2. A resultant vector (noisedVector), equal to the image vector, is created.

3. The resultant vector and the image vector are added element-by-element in the cycle. Elements equal to 2 are replaced by 0.

Given in Fig. 3 is a flowchart of binary noise vector generation algorithm, and in Fig. 4, a flowchart of the algorithm of noise superposition on the image vector.

For inverse transform of the obtained vector to the matrix form, it is necessary to come through the resultant image matrix row-by-row, alternating transfer of elements from vector to matrix from left to right and right to left, depending on row number (Fig. 5). Mathematically, it can be represented as follows:

where i and j – numbers of row and column of the resultant image matrix, N – number of rows in the resultant image, k – number of bits for image pixel representation, M – resultant image matrix, V – vector with superposed noise.

Inverse transform algorithm:

1. Matrix binMatrix of M×(N×k) size is generated, filled with zeros.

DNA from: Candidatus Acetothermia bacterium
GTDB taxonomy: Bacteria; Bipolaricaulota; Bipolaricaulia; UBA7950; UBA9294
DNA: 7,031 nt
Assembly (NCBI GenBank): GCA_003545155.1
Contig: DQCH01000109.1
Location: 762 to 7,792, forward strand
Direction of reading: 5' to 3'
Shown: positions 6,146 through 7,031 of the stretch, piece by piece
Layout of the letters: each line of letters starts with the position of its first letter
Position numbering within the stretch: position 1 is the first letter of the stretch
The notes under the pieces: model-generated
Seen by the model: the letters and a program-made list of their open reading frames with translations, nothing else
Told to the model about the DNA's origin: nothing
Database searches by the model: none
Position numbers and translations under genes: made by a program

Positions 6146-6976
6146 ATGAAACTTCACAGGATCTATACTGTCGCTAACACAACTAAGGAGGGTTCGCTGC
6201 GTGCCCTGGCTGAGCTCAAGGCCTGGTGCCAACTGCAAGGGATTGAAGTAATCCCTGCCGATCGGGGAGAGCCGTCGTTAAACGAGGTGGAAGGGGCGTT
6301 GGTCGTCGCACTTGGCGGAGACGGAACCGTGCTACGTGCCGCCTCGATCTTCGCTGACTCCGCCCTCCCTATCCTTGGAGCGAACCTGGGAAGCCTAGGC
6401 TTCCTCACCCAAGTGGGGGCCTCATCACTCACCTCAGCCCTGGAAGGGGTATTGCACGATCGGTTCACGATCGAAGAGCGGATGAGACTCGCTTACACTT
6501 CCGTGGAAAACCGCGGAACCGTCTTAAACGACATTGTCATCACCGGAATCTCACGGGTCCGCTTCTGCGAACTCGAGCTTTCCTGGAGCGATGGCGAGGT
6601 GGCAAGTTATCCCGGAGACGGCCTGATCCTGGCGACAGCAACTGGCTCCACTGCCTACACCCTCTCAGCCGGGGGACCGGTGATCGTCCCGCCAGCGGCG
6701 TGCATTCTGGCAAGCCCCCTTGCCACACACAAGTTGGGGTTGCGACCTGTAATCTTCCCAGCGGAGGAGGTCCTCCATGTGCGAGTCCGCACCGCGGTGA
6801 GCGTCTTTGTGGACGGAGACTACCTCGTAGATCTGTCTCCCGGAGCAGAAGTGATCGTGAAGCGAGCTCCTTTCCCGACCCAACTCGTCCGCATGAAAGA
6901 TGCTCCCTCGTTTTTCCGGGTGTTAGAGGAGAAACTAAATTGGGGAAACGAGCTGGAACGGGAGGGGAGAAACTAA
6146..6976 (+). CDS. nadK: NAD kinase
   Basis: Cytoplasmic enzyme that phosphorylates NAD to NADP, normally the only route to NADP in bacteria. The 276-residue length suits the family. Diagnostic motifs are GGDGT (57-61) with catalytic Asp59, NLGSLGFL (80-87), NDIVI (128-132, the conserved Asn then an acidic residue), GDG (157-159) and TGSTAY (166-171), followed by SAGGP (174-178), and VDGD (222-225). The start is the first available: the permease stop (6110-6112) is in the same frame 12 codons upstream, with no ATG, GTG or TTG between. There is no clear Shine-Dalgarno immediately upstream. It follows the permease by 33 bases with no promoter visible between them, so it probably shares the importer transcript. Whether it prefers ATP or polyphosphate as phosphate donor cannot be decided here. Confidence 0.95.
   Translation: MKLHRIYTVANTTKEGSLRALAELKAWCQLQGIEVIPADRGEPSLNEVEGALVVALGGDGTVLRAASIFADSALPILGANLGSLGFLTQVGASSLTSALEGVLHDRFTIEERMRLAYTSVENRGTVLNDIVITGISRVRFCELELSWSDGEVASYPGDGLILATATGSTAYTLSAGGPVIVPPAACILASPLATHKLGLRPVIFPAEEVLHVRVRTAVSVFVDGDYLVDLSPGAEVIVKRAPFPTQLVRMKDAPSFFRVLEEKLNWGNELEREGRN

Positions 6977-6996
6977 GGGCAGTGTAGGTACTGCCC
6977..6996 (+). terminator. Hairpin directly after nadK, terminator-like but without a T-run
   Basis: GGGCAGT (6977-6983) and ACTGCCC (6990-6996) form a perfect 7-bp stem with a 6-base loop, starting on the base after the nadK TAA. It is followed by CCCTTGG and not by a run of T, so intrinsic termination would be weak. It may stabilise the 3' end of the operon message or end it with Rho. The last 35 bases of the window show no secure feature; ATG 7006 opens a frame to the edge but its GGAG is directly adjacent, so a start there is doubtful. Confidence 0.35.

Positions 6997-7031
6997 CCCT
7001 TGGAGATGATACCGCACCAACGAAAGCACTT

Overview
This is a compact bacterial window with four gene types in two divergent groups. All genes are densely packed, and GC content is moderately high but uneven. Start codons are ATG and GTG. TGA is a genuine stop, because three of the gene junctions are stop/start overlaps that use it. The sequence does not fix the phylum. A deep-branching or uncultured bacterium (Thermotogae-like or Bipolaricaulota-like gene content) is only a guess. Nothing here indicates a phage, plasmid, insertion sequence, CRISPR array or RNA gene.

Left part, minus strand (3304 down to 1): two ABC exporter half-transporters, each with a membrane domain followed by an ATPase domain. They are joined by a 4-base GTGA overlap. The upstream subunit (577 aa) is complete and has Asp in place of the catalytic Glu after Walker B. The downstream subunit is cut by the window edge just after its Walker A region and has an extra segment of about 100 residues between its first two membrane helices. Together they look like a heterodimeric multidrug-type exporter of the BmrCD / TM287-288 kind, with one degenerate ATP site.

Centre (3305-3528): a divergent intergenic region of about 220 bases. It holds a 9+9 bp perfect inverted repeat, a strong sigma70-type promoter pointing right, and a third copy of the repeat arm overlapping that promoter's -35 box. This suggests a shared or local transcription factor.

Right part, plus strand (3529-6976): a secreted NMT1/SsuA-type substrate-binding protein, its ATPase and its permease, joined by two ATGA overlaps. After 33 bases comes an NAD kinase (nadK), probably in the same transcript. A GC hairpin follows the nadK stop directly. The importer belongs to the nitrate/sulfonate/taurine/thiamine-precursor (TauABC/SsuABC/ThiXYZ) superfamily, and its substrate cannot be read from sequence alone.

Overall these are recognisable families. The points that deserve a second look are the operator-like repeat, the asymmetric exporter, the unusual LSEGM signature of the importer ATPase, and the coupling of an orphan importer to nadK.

2. In the cycle, it is necessary to come through all binMatrix rows. If it is an odd row, elements from the vector, from the first one through (N×k), are successively entered into the matrix row. If it is an even row, elements from the vector are entered into the row starting from the last one in the row, i.e. from (N×k), to the first.

3. The binMatrix elements are written in the decimal form and entered into a matrix of M×N size. This matrix will actually be the image.

Given in Fig. 7 is the initial image, and Figs. 8–10 show the results of implementing these algorithms in the MATLAB program environment [8]. During modelling, noise magnitude is set by means of special parameter λ.

This model allows to set different frequencies of error occurrence in the binary communication channel, which makes it possible to evaluate the efficiency of different noiseless coding methods as applies to transmission of Earth remote sensing data. The developed model may as well be used eventually for solving other problems pertaining to efficient transmission of landscape images through communication channels.